Agencies Urge Congress to Alter Funding Structure for Fighting Fires

October 21, 2015 | By Jerry Ashworth | Post a Comment

OLYMPUS DIGITAL CAMERAThe heads of the U.S. Department of Agriculture (USDA), Department of the Interior (DOI) and Office of Management and Budget (OMB) last week sent a joint letter to Congress requesting action to change how the nation pays for the cost to fight wildfires to adequately invest in forest and rangeland restoration, and make forests less vulnerable to catastrophic wildfires.

Over the last 15 years, the frequency, size and severity of wildland fires has increased. The cost of the U.S. Forest Service’s wildfire suppression reached a record $243 million in a one-week period in September. The Forest Service is spending 52 percent of its budget to fight fires, compared to just 16 percent in 1995, forcing USDA to transfer funds away from forest restoration projects that would help reduce the risk of future fires. More than $700 million has been spent to fight wildfires this year.

The agency heads proposed that DOI and the Forest Service should be able to access a discretionary disaster cap adjustment after the amount spent on fire suppression exceeds 70 percent of the 10-year average. This is mirrored in the proposed bipartisan Wildfire Disaster Funding Act (H.R. 167), the agency heads said, adding that this approach allows the agencies to invest additional resources in forest and rangeland restoration and management. In the case of the Forest Service, it would increase acres treated by 1 million acres annually and increase timber outputs by 300 million board feet annually.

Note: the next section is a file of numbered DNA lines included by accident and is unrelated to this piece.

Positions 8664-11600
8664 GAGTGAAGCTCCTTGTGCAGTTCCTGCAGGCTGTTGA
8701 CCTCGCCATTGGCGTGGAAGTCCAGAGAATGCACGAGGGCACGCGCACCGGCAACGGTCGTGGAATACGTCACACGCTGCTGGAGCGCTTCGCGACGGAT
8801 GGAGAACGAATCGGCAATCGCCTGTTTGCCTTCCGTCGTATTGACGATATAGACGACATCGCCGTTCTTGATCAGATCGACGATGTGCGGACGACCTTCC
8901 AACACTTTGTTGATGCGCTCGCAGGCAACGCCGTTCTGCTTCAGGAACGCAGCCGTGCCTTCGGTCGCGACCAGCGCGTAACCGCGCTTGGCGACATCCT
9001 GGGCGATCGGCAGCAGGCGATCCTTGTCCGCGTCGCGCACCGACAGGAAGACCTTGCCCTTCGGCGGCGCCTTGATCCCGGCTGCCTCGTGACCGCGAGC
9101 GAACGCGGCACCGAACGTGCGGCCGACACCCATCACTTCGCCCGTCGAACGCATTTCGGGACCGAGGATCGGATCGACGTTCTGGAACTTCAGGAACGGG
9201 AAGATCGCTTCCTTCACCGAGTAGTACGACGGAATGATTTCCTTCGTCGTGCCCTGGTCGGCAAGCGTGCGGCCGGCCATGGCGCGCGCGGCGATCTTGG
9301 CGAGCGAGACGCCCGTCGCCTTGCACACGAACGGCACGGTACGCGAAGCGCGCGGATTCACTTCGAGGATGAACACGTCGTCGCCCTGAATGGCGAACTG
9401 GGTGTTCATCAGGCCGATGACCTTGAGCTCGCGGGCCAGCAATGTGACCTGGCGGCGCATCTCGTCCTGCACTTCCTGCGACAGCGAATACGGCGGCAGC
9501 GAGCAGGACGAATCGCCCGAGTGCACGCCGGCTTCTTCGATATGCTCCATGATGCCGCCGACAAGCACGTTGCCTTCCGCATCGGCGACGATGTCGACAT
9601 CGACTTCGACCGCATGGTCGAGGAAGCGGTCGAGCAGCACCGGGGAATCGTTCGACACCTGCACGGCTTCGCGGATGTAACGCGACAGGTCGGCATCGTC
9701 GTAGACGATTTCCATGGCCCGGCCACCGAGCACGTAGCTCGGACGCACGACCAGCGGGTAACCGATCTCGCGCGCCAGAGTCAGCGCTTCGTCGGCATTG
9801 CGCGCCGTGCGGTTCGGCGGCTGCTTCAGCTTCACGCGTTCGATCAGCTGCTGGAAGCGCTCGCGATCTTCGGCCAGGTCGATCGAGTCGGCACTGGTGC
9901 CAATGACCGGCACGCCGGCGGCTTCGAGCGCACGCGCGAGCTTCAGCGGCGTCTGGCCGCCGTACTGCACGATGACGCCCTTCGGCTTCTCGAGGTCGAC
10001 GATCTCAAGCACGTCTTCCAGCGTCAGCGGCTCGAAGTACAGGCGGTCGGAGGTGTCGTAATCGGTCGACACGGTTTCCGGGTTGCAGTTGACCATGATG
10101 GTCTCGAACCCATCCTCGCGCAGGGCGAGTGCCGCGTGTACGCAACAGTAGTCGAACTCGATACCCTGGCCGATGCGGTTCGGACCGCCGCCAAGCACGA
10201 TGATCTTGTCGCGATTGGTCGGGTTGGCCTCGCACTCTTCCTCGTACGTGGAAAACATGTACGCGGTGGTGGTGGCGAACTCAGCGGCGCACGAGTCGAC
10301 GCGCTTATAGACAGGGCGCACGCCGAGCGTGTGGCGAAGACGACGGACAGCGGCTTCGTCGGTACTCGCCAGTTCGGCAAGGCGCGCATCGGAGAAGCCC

The letter points out that the alternative House-passed Resilient Federal Forests Act of 2015 (H.R. 2647) is incompatible with the federal government’s natural disaster management needs because it does not address the long-term shift in the Forest Service’s budget and the escalating percent of the Forest Service budget devoted to fire suppression. “We urgently need to address the runaway growth of fire suppression at the cost of other critical programs — instead of leaving our agencies and the states scrambling to plug budget gaps while they are literally putting out fires,” said OMB Director Shaun Donovan said.

As many places in the country continue to experience drought conditions, the threat of wildfires only grows. It’s now time to take responsible fiscal action towards spending on fire suppression because these damaging wildfires don’t appear to be going away anytime soon. Let’s see what Congress ultimately does to address this issue.

What do you think should be done related to wildfire suppression spending? Let us know.

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